Representation of Women in Classical, Medieval and Renaissance Texts

Author: Passaro, Maria C. Pastore
Explores the discussion of the idealization of women in Medieval and Renaissance texts. Book's goals are: to show textual connections between literary masterpieces (and thus, delineate a literary history from within the texts) in order to show how authors consciously or unconsciously interact with one another regardless of time and boundaries; to present biographical and autobiographical heroines, their work and legacy; and finally to grasp man's imaginary world of women.


"This book by Professor Maria Pastore Passaro comes forth as a fresh, rich and engaging study of a central motif in Medieval and Renaissance literature: the poetic idealization of women. The text stretches from Rome, the Aeneid, to the poetic vision articulated by a nineteenth Century American poet, Longfellow. From this standpoint, this book describes an intellectual journey across the historical boundaries of space and time, and it is unified by the thematic thread of the role of women. But, this volume is also much more. It can be called, to begin with, a study of women’s charm. The sense of the word is complex. It comes from the Latin carmen. Originally, it meant both song/chant and incantation, and it described the magical power of words, the irresistible quality of fascination and attraction possessed by trinkets, amulets, and persons with the gift of charisma. In Professor Passaro’s original inflection of this special magnetism, charm has little to do with the magic potions of medieval romances. The sheen of this volume, indeed its stark, simple beauty lies in another dimension. Magic is the attribute, the very enchantment of women and of literature, and literature is the special language of women. The consequences of Professor Passaro’s critical insight, however, are far-reaching ... Professor Passaro’s detailed critical readings of Classical, Medieval and Renaissance texts (with a glance cast toward Shakespeare’s Cordelia and Manzoni’s suffering heroine Ermengarda) focuses on a different sort of woman and a nuanced representation of power. Her thesis, expressed in a limpid and (if one may say so) alluring style, distinguishes power from violence: power has ambiguous meanings and it is juxtaposed to the mindless malignancy of violence ... The heroines’ ethical values are not at odds with their beauty and charm. They shape them and are at one with them. It happens, in effect, that poetry, understood as the yoking of the beautiful and the good, is the model women embody. It is at this point that Professor Passaro’s paradigm takes a further, logical and brilliant step. She argues that these women are spiritual models for the poets. As if they themselves were poets, they transform men, not into hideous beasts but into human beings capable of achievements and values. It follows that to be a poet one has to learn to be a woman, and this means that one has to be capable of love in the most ordinary and domesticated sense possible ... The voices of the ancient and modern poets, who in this book have become the oracles of our history, invite us to grasp the power of beauty." - (From the Commendatory Preface) Dr. Giuseppe Mazzotta, Yale University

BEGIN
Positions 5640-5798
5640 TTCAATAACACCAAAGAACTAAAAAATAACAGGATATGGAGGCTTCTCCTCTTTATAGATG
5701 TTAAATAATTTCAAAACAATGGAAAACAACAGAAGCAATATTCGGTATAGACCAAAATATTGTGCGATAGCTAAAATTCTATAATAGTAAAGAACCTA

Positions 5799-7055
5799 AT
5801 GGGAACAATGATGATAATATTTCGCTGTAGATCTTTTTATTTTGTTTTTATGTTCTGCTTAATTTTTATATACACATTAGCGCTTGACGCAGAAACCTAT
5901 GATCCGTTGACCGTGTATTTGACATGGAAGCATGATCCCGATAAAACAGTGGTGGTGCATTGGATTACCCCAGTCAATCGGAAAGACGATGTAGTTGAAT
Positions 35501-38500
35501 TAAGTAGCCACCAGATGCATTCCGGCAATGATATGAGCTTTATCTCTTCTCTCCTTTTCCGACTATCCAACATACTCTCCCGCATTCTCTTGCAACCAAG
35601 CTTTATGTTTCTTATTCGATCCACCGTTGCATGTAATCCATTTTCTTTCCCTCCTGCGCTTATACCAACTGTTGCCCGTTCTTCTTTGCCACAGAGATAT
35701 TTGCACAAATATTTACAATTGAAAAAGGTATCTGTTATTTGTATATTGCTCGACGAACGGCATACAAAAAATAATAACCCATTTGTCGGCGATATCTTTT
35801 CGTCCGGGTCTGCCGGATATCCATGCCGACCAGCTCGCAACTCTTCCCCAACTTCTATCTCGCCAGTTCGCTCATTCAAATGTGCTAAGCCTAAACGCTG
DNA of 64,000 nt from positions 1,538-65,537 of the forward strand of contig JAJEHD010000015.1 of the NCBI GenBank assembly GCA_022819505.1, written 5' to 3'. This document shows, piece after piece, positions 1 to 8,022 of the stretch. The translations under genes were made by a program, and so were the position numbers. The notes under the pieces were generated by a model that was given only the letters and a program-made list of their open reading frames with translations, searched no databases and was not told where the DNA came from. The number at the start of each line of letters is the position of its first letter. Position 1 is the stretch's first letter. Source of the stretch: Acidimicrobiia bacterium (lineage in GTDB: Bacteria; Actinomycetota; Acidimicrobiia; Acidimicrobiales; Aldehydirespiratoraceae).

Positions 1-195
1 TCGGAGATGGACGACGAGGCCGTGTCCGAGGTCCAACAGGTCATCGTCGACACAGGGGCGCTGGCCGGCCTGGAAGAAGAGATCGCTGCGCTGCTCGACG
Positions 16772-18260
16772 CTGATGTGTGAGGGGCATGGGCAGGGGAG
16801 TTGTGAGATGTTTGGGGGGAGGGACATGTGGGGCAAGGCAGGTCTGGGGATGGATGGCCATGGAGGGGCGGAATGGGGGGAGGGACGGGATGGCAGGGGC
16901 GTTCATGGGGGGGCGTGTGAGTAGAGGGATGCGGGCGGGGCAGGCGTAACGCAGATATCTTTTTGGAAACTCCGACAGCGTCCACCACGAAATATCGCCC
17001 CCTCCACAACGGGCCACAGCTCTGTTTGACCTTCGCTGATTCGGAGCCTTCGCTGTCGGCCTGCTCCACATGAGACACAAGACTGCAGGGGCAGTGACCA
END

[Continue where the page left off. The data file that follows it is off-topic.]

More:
"At once stimulating and thought provoking, Dr. Passaro's book provides a broad historical and theoretical study of the poetic representation of what she terms "women's vision". In selecting and juxtaposing male and female poets from the Classical down through the Medieval, Renaissance and Romantic periods, Dr. Passaro queries the high priority and value assigned to the feminine image in the poetic creation. Far from restricting her topic and her method to a contemporary feminist perspective, Dr. Passaro argues that the predominance and power attributed to women throughout the centuries is due instead to the versatility and complexity that the image has represented to both male and female poets ... In addition to her sound scholarship and clear argumentation, Dr. Passaro's more fertile line of enquiry is, in my mind, her ability and courage to revisit and question the conventional topic concerning the nature of the women, especially the significance of her bodily/physical nature - an entity that can yield ground to both the reality of universals and the concrete sense of the inner self and the richness of human life. In short, Dr. Passaro's book is a gentle reminder and an open invitation to further reflect on how and why the image of women has been indeed "constructed" hence urging her readers and fellow critics to "take seriously the very ideality of women that men have constructed". - Professor Alfonso Procaccini, Smith College

Table of Contents

1. From Beatrice’s Smile to the Prayer to the Virgin
2. Laura’s Image
3. Chaucer’s Restaging of Boccaccio’s Griselda
4. Clorinda, Camilla: Heroines of the Epic Tradition
5. Cordelia, Ermengarda: Heroines of One World’s Drama
6. Vittoria Colonna, Giulia Gonzaga: Renaissance Ladies of an American Drama
7. Eleonora d’Arborea: A Warrior and Judge of the Middle Ages
Works Cited
Select Bibliography